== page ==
Richard Carlbom: 651-261-1306
The Phillips for Congress campaign released the following statement today:
Dean Phillips is a small-business owner who offers his full-time employees a health insurance plan. Erik Paulsen is a career politician who has never owned or operated a business, never had to make a payroll, and never experienced the tradeoffs small-business owners make when determining wages and benefits for employees.
In fact, Congressman Paulsen’s votes in Congress have only exacerbated the challenges small businesses and their employees face, by jeopardizing access to healthcare for 23 million Americans, threatening coverage for more than 300,000 residents of Minnesota’s Third District with pre-existing conditions, imposing an age tax on seniors, and cutting Medicare. To attack any small-business owner, candidate or otherwise, for struggling to afford healthcare benefits while at the same time voting to systematically erode coverage and raise costs for millions of Americans is reprehensible.
Dean Phillips has made a career of building businesses, creating jobs and ensuring that employees of his businesses are offered the best combination of wages and benefits possible. For generations, the Phillips family has been known for taking good care of people and investing in the communities in which they do business. Employees at Phillips Distilling and Talenti Gelato received full benefits and enjoyed generous profit-sharing programs. Penny’s is a small business that is less than two years old, but it’s already putting those values into practice by paying livable wages and offering benefits and flexibility to its employees. At Penny’s, Dean and his business partners have chosen to live out their values by investing heavily in people in lieu of making quick profits.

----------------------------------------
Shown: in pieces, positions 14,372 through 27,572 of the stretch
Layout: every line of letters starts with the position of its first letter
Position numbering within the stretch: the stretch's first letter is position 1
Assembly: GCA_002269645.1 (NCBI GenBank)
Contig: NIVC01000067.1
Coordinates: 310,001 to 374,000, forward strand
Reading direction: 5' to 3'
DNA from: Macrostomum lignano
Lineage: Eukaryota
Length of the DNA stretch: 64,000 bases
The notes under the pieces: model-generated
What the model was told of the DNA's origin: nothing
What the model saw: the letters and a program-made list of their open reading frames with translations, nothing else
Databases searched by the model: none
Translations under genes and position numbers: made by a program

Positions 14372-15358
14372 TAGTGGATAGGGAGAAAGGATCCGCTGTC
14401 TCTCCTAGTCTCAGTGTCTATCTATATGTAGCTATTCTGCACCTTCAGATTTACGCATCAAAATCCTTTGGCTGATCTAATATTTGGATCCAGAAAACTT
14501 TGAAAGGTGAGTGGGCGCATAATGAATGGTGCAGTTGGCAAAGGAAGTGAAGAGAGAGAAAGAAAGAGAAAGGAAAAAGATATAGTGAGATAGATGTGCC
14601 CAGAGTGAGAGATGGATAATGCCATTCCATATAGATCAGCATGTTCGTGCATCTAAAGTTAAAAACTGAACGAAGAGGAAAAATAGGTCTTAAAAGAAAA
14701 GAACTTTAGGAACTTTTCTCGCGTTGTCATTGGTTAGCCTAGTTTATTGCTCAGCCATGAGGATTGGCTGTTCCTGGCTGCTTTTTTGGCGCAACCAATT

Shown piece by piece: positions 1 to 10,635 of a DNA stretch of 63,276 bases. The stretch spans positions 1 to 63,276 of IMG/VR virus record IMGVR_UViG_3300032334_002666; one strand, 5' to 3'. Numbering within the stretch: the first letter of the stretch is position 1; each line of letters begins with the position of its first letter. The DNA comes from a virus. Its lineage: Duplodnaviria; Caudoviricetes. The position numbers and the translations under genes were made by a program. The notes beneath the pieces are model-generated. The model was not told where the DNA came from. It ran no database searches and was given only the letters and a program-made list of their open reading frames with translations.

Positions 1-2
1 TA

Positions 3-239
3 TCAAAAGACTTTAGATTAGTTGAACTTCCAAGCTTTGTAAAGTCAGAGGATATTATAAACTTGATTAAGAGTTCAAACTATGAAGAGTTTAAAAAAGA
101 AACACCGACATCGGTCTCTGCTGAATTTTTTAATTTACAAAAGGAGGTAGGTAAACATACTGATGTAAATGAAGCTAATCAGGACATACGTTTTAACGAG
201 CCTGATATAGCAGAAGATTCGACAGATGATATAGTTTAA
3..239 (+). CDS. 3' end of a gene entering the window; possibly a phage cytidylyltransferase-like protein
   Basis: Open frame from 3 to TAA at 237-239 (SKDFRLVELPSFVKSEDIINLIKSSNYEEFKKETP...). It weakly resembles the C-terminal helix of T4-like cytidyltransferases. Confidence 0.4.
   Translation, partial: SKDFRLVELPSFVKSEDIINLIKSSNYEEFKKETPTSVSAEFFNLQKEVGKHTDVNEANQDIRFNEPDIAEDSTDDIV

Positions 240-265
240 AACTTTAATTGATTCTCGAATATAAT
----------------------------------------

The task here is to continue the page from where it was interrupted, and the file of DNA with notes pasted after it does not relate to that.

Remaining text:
When Dean and his business partners planned their first Penny’s coffee shop in 2016, there were no full-time employees. Facing the same difficulty most small businesses experience in affording healthcare coverage for part-time employees, they made the decision to pay a $15 minimum wage — nearly 50% higher than most coffee shops — to help their staff afford to purchase insurance through the individual market. Once the business opened and grew, a handful of employees were converted to full-time and Penny’s began offering a healthcare plan in which it pays 50% of the premium. Today, there are two Penny’s locations, with a third on the way, and all 29 employees still earn a minimum of $15/hour plus tips.
The challenge of finding and providing affordable healthcare is exactly why Dean is a proponent of an approach that would 1) fix and stabilize the ACA to make it more affordable for more people; 2) expand Medicare as a buy-in option for every American, to relieve the pressure on businesses — especially small businesses — that struggle with healthcare costs; 3) reform the care delivery model to lower costs by incentivizing prevention instead of procedures; and 4) ensure Medicare can negotiate prescription drug prices.